General spoilers ahead for Magic Mike XXL.
Late in the sequel Magic Mike XXL, sultry club owner Rome (Jada Pinkett Smith) takes the stage at a strip show to present the male-entertainer protagonists to a vast crowd of eager, screaming lady spectators. “Are you ready to be worshiped?” she asks. “Are you ready to be exalted?” And the shrieking takes on a level of enthusiasm not much short of hysteria. It’s teen-girls-watching-The-Beatles-at-Shea levels of excitement. The onscreen audience is certainly ready to be worshipped. By extension, after 90 minutes of small samples and deliberate teasing in the dance department, the audience watching the movie in the theater is ready for the promised payoff in grinding, thrusting, skin-baring male-entertainer love too. (They aren’t subtle about it, either. At the Chicago pre-release screening, the real-life audience’s screams of delight sometimes drowned out the movie audience’s screams. This is one crowd-pleasing movie.)
The big dance-parade at the end of Magic Mike XXL is the apotheosis of a movie that’s openly about female pleasure, about male characters—and the movie stars who play them—coyly but willingly displaying themselves for the female gaze, and inviting on-and-offscreen audiences to objectify them and drool over them. It’s a raucous good time, with the onscreen crowd modeling how the theater crowd should behave: Go nuts, ladies, this is all for you. There’s no shame in expressing what you want or exactly how you want it. Let’s get exalted.
There’s a weird disconnect, though, between the onscreen audiences in Magic Mike XXL and the theater viewers, and not just because the onscreen crowd is often getting a much more tactile experience, and has the ability to reward their oiled-up, well-waxed heroes by covering them in dollar bills. (Drafthouse Theater apparently gave viewers fake bucks to throw at the screen during Magic Mike XXL screenings, in a Rocky Horror Picture Show-esque show of participation, and some early viewers report people throwing actual money in their screenings, but Warner Bros. hasn’t figured out how to transmit theater-thrown cash directly to the actors yet.) The theater crowds also have the remove of voyeurism; they know this graphic sexual display is for their entertainment and titillation, but that they don’t have to participate as anything but viewers. They know they’re safe from getting tossed around, used as props, or given faux-facials they weren’t primed to expect.
The onscreen voyeurs, on the other hand, run all these risks—and appear to love it. And that’s where the overt fantasy of Magic Mike XXL sometimes gets difficult to buy. The film is intentionally designed as an amiable, accessible, all-genders-friendly story, where men are invited to identify with Mike and his Kings Of Tampa crew as they bond over locker-room talk or bask in delirious female admiration, while women are invited to identify with the women the Kings Of Tampa live to serve and service. The guys are self-effacing and sweet with each other; any sense of competition or jealousy between them is short-lived. The women are equally upbeat; when one is singled out for a special role or special treatment, everyone else seems happy for her. This is a utopian fantasy world full of good feelings, naked skin, huge muscles, shared experiences, and nonstop contact highs.
But the dance numbers take the fantasy from broad, general, and idealized to concrete and specific, in ways that can be off-putting, or just laughable. When Mike hears his theme song, Ginuwine’s “Pony,” while working alone in his workshop late at night, and he lets the rhythm grab him for a moment, he’s expressing a simple kind of pleasure in movement and physical control. (He’s also keeping the moment ultra-brief, seeing as how this scene is one of the movie’s many frustrating teases. As a dance movie, and a sex movie, MMXXL really gets off on withholding from its audience until the big climax.)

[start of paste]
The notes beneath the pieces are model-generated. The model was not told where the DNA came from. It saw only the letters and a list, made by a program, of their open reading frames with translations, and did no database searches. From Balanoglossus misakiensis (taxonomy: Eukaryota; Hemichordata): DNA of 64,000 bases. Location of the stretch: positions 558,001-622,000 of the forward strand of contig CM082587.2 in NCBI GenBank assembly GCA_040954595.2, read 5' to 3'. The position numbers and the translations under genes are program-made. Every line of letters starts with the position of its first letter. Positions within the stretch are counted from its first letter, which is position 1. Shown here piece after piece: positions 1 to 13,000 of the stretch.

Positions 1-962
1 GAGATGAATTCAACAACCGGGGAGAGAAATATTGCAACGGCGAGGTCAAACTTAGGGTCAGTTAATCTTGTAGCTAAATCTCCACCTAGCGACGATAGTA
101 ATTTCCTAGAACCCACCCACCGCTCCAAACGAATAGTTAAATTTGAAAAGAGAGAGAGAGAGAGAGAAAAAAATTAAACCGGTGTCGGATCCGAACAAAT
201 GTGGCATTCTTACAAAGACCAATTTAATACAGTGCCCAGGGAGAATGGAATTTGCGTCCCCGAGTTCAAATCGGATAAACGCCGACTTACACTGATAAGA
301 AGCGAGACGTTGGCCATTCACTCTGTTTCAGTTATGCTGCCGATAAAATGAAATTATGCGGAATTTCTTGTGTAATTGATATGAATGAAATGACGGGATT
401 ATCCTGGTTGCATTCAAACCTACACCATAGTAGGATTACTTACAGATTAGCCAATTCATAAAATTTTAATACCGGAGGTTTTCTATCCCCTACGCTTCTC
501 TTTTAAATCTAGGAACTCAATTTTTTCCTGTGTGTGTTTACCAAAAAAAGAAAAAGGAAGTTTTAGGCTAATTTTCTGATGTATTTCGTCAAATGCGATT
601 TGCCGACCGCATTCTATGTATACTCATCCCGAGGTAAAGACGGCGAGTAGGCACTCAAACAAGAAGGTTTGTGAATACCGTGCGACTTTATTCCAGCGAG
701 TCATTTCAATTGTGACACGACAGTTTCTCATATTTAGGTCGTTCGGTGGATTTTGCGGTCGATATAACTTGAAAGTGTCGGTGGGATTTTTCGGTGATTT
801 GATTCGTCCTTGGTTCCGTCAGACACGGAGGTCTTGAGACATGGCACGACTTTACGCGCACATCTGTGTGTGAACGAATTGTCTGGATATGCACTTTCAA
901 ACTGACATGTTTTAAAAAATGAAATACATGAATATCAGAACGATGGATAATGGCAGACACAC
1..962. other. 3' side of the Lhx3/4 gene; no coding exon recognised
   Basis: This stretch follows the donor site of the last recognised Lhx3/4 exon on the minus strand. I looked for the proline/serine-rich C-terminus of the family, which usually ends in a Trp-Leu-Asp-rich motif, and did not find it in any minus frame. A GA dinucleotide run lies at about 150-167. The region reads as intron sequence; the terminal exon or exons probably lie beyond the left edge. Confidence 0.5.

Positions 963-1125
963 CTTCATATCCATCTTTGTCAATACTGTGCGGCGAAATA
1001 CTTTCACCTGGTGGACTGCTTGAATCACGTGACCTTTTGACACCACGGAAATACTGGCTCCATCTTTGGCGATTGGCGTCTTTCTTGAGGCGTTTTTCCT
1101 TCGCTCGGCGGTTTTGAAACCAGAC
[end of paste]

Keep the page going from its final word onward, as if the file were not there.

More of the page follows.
But the dances involving women don’t have the same sense of personal joy: They’re all performative, and they all go in one of a few ways. The strippers single out partners and grab them, flipping them upside-down and waddling around with them, splaying their legs and holding them up with firm grips on their buttocks. They whirl them around like flags in a color-guard routine. They bury their faces in their partners’ crotches, simulating cunnilingus, or hump the air above their partners’ faces, simulating fellatio. At some point during every one of these routines, the lucky lady selected from the audience for a little special treatment stops being a volunteer and becomes a tool in a sexually charged public weightlifting display. And it goes further: When Rome challenges Mike to prove he’s still got the chops to dance, he pulls an impromptu performance that involves pushing women onto their hands and knees, simulating rear-entry sex on them, doing a little pommel-horse action across their backs, then lying on top of them like the top bar of a sawhorse.
None of this is necessarily beyond belief for a real-world strip show. When I discussed the film with a friend, she pulled out her phone to show me pictures from a recent bachelorette party where the male entertainment did pick up and flip several of the guests (including one surprised, not-at-all-pleased lady who was “wearing Spanx with a crotch cutout for bathroom time”). He pulled many of the same groin-and-face moves while wearing only a skimpy thong. But the expressions on his targets’ faces in those pictures range from shock to mortification to paralyzed discomfort. It’s one thing to watch these antics onscreen, from a safe remove, where the shock is part of the emotional charge. It’s another thing to experience them up close and in your own face—and without any input into how your body gets used.
Magic Mike XXL never acknowledges the potential discomfort in the equation; it doesn’t fit with the fantasy. The film’s bevy of strip-show attendees are beyond thrilled when, for instance, one of them gets strapped into an onstage sex swing, dry-humped, then forgotten and left dangling for the rest of the show. Mike’s latest love interest, Zoe (Amber Heard), repeatedly resists being volunteered for the final number, and has to be physically dragged onstage, over her protests—but then she seems overjoyed to be publicly groped, straddled, flopped onto her stomach, and face-humped by a sweaty, mostly naked near-stranger. And probably the movie’s least believable idea of female pleasure comes from its dude-porn love of the faux money shot. In one scene, Big Dick Richie (Joe Manganiello) tries to lure a smile from a bored convenience-store clerk by writhing his way through the chips aisle spraying Cheetos in all directions, then simulating masturbation and spraying water from a crotch-level bottle in a parody of ejaculation. In another, a dancer at Rome’s club squirts oil all over himself and a fully-clothed target, then smears the oil into her dress and skin while she wails in excitement. In a third, Tito (Adam Rodriguez) pours chocolate sauce all over three clothed women, smears it around with his tongue, then spritzes all three with an unlikely, explosive burst of whipped-cream, implying a prodigious three-partner facial. It’s all outrageous, over the top, and fairly hilarious. But is it sexy? The women onscreen certainly think so.